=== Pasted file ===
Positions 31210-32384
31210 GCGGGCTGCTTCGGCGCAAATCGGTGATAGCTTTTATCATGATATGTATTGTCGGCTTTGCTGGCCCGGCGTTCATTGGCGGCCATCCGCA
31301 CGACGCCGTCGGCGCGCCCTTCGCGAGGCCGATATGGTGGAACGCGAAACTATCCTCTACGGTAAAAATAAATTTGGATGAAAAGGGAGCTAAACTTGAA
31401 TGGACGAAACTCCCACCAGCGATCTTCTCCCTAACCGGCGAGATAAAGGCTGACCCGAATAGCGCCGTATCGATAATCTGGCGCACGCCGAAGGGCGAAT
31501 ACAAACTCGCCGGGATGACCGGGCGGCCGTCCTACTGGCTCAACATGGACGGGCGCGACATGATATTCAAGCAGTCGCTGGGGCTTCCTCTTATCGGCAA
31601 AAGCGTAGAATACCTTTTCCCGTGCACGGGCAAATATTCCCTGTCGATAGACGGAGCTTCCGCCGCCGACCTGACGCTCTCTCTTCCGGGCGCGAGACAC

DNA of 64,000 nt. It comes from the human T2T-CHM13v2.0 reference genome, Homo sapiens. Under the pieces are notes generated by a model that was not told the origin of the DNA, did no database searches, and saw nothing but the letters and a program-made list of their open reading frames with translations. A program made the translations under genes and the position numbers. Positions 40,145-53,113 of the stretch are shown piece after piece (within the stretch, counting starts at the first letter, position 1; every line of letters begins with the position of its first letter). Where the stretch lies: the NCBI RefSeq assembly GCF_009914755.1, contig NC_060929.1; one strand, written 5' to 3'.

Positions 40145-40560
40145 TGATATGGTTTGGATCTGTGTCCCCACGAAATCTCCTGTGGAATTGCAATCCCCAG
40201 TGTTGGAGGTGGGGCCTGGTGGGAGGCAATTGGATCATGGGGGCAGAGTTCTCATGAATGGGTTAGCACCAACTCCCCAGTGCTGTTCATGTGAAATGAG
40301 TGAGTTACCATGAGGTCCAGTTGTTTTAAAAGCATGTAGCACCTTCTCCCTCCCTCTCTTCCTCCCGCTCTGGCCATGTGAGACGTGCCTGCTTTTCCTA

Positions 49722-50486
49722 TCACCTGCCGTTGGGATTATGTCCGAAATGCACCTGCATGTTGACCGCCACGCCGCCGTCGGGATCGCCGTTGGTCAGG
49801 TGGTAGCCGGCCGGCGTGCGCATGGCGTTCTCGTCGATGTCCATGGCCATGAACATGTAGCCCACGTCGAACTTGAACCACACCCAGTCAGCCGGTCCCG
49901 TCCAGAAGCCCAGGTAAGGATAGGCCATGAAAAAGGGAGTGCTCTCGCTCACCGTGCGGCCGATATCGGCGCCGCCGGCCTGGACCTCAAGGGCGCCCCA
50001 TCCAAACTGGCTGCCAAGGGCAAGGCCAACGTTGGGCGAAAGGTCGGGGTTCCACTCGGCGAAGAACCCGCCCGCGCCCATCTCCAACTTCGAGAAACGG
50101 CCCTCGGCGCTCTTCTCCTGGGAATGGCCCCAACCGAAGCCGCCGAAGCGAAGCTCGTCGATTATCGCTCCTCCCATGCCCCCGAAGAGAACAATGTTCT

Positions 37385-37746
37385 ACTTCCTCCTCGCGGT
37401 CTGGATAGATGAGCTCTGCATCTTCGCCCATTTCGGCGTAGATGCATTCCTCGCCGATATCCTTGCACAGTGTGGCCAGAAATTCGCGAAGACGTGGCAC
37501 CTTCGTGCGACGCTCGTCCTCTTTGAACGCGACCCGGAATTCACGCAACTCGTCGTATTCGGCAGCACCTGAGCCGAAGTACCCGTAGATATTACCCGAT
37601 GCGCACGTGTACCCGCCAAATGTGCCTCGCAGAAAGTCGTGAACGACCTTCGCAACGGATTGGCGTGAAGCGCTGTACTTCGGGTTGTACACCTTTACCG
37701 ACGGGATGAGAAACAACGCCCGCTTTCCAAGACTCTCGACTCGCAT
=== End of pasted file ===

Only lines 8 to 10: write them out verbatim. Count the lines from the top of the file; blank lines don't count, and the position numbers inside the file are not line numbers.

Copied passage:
Positions 40145-40560
40145 TGATATGGTTTGGATCTGTGTCCCCACGAAATCTCCTGTGGAATTGCAATCCCCAG
40201 TGTTGGAGGTGGGGCCTGGTGGGAGGCAATTGGATCATGGGGGCAGAGTTCTCATGAATGGGTTAGCACCAACTCCCCAGTGCTGTTCATGTGAAATGAG